- Luteinizing hormone-releasing hormone (LHRH) antagonist. Medications such as Orgovyx (relugolix) inhibit the brain from signaling the testicles to produce testosterone.
- Surgical castration (orchiectomy). This surgical procedure involves the removal of the testes to lower androgen production.
How do antiandrogens work?
By blocking androgen hormones such as testosterone, antiandrogens can treat a number of androgen-dependent conditions. Some antiandrogens target the biosynthesis of testosterone through the inhibition of an enzyme produced in the testicles and adrenal glands. This inhibits androgen production which helps shrink tumors and slow down the spread of cancer cells. This can help prolong survival in conditions such as castration-resistant prostate cancer.
What conditions are antiandrogens used to treat?
Antiandrogens are a form of hormone therapy that is used in the treatment of prostate cancer. They are typically combined with surgical castration or other medications that lower testosterone levels. Antiandrogens are also treatment options for benign prostatic hyperplasia (BPH) and androgenic hair loss (alopecia).
In women, they are used as a treatment for polycystic ovary syndrome (PCOS), excessive hair growth (hirsutism), absence of menstrual periods (amenorrhea), and adrenal gland tumors. Antiandrogen therapy is also under investigation for the potential treatment of breast cancer.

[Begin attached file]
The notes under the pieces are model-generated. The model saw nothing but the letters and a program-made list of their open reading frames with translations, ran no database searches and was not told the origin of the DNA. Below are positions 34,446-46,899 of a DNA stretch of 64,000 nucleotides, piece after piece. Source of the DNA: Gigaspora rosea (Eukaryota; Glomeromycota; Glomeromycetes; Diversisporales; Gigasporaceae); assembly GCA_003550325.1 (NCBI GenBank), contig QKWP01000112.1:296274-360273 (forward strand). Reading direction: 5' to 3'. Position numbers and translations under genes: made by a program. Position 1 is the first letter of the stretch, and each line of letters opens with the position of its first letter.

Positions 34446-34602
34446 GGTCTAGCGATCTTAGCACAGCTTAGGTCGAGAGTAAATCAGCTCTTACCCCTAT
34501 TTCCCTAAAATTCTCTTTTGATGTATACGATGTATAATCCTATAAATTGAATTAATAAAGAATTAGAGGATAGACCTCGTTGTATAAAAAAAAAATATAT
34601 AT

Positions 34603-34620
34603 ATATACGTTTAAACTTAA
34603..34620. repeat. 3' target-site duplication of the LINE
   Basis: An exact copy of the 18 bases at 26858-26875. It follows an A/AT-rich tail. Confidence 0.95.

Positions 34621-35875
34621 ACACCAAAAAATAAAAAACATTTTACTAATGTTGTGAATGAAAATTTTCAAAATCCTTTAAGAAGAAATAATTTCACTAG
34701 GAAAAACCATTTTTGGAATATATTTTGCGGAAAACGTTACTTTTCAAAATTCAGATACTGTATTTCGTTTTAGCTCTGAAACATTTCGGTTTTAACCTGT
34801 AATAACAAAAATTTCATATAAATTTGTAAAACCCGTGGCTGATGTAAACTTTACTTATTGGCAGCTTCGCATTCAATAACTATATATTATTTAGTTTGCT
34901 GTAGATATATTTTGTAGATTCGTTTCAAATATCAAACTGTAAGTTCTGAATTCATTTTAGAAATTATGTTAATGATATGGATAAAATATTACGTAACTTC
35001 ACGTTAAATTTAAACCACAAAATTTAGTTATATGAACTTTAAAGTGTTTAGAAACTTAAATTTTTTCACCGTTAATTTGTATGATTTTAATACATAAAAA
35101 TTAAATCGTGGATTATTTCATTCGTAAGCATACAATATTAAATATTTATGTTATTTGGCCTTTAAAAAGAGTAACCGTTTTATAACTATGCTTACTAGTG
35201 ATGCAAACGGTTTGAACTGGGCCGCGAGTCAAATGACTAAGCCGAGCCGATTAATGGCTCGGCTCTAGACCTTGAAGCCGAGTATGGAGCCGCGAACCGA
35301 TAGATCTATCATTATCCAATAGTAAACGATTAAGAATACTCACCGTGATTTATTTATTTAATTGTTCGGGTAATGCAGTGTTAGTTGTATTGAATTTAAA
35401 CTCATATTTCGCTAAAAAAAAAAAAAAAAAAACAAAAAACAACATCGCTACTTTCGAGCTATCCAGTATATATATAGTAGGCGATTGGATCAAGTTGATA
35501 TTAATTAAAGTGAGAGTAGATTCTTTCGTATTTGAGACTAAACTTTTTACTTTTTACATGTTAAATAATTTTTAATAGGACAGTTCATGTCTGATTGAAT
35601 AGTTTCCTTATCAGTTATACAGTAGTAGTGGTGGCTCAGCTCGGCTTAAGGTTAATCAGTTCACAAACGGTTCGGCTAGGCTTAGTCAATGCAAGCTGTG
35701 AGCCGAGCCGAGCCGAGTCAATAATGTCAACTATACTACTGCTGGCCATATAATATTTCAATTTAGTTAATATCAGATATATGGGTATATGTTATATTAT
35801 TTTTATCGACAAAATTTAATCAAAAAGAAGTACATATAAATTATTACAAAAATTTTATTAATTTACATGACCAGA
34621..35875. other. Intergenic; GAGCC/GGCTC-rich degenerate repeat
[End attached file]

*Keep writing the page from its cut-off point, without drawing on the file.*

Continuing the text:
Are antiandrogens safe?
When taken as prescribed, antiandrogens are safe and effective. You tell your healthcare provider if you have any of the following:
- Liver impairment
- Lung disease
- Kidney disease
- Are pregnant, plan on becoming pregnant, or are breastfeeding
Can you take antiandrogens while you are pregnant or breastfeeding?
Antiandrogens may cause fetal harm so they are contraindicated for use during pregnancy.
There is limited information on whether antiandrogens are found in breast milk. Based on the potential for adverse events, antiandrogen use during lactation is not recommended.
What are the common side effects of antiandrogens?
Some common side effects of Antiandrogens include:
- Sexual dysfunction (loss of sex drive or erectile dysfunction)
- Hot flashes
- Loss of muscle mass
- Decreased facial or body hair
- Weight gain
- Increased cholesterol levels
Antiandrogens can sometimes cause severe adverse effects, including:
- Hepatic (liver) impairment
- Breast enlargement in men (gynecomastia)
- Loss of bone density (osteoporosis)
This is not a complete list of side effects and we encourage you to consult with your healthcare professional for medical advice about any possible side effects.
How much do antiandrogens cost?
Antiandrogens are very expensive with an average cost of around $10,000 per year, depending on the medication.
You can purchase antiandrogens for $49 per month from NiceRx if eligible for assistance. Prices at the pharmacy vary by location, strength, and quantity, as well as your insurance status.
Related resources for antiandrogens
The content on this website is intended for information purposes only. It does not constitute medical advice. The information on this website should not be relied upon and is not a substitute for professional medical advice. You should always speak to your doctor regarding the risks and benefits of any treatment.